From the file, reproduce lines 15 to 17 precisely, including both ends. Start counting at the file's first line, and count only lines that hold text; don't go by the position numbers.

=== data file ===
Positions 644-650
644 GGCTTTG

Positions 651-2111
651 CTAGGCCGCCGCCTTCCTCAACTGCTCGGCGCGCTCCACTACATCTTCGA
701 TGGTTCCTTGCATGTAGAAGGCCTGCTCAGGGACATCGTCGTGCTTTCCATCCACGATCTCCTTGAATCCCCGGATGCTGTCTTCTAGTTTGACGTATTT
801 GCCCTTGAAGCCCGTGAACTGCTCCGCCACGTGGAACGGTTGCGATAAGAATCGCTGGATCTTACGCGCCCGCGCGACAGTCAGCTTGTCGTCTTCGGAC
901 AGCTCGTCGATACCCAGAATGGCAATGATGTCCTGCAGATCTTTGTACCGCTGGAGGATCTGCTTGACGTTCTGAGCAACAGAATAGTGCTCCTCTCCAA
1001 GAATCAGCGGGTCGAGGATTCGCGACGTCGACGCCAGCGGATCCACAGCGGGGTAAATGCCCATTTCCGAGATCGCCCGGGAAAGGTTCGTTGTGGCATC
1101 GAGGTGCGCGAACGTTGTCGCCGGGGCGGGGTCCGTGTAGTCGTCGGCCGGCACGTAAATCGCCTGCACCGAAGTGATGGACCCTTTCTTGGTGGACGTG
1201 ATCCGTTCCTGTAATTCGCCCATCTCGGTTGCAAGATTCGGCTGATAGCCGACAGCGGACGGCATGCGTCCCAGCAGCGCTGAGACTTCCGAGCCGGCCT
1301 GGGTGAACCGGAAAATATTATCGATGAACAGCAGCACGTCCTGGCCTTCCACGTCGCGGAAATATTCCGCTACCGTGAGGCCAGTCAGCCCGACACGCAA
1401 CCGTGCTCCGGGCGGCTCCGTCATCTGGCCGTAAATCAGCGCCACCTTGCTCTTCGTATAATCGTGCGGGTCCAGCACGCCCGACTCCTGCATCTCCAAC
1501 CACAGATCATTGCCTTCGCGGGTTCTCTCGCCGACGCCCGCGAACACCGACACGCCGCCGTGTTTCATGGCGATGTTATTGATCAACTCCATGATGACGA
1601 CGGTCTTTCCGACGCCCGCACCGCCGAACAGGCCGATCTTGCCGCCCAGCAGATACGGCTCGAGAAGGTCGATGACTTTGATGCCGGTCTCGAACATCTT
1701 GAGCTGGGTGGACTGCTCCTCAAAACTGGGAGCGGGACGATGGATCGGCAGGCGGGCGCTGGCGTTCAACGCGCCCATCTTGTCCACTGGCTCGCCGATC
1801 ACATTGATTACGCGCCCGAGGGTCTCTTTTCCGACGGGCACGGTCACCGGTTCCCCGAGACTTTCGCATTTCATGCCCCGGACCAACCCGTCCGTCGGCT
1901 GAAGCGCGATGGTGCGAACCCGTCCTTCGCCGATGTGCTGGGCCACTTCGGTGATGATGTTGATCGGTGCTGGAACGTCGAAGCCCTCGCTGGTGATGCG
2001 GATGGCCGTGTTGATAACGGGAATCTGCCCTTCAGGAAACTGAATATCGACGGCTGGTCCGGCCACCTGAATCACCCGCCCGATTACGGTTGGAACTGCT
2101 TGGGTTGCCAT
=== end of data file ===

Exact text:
1701 GAGCTGGGTGGACTGCTCCTCAAAACTGGGAGCGGGACGATGGATCGGCAGGCGGGCGCTGGCGTTCAACGCGCCCATCTTGTCCACTGGCTCGCCGATC
1801 ACATTGATTACGCGCCCGAGGGTCTCTTTTCCGACGGGCACGGTCACCGGTTCCCCGAGACTTTCGCATTTCATGCCCCGGACCAACCCGTCCGTCGGCT
1901 GAAGCGCGATGGTGCGAACCCGTCCTTCGCCGATGTGCTGGGCCACTTCGGTGATGATGTTGATCGGTGCTGGAACGTCGAAGCCCTCGCTGGTGATGCG